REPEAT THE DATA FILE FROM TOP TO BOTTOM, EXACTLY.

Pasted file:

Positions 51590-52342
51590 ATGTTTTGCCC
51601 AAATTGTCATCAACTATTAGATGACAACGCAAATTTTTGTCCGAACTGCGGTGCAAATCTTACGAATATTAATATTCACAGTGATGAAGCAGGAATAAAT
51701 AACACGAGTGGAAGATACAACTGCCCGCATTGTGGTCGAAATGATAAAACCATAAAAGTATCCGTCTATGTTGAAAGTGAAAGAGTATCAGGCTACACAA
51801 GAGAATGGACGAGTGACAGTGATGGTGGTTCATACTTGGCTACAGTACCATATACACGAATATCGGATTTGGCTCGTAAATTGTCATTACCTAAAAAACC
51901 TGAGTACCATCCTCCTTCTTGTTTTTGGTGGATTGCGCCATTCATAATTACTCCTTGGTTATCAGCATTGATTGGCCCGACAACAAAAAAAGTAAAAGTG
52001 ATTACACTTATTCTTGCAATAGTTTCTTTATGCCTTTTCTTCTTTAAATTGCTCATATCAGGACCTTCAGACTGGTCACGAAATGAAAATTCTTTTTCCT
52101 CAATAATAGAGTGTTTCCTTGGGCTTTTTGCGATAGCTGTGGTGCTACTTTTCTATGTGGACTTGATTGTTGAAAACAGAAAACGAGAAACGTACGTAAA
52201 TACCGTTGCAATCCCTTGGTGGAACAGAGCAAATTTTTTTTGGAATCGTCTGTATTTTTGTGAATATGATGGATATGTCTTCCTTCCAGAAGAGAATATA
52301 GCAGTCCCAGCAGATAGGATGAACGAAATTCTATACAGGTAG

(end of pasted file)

Positions 51590-52342
51590 ATGTTTTGCCC
51601 AAATTGTCATCAACTATTAGATGACAACGCAAATTTTTGTCCGAACTGCGGTGCAAATCTTACGAATATTAATATTCACAGTGATGAAGCAGGAATAAAT
51701 AACACGAGTGGAAGATACAACTGCCCGCATTGTGGTCGAAATGATAAAACCATAAAAGTATCCGTCTATGTTGAAAGTGAAAGAGTATCAGGCTACACAA
51801 GAGAATGGACGAGTGACAGTGATGGTGGTTCATACTTGGCTACAGTACCATATACACGAATATCGGATTTGGCTCGTAAATTGTCATTACCTAAAAAACC
51901 TGAGTACCATCCTCCTTCTTGTTTTTGGTGGATTGCGCCATTCATAATTACTCCTTGGTTATCAGCATTGATTGGCCCGACAACAAAAAAAGTAAAAGTG
52001 ATTACACTTATTCTTGCAATAGTTTCTTTATGCCTTTTCTTCTTTAAATTGCTCATATCAGGACCTTCAGACTGGTCACGAAATGAAAATTCTTTTTCCT
52101 CAATAATAGAGTGTTTCCTTGGGCTTTTTGCGATAGCTGTGGTGCTACTTTTCTATGTGGACTTGATTGTTGAAAACAGAAAACGAGAAACGTACGTAAA
52201 TACCGTTGCAATCCCTTGGTGGAACAGAGCAAATTTTTTTTGGAATCGTCTGTATTTTTGTGAATATGATGGATATGTCTTCCTTCCAGAAGAGAATATA
52301 GCAGTCCCAGCAGATAGGATGAACGAAATTCTATACAGGTAG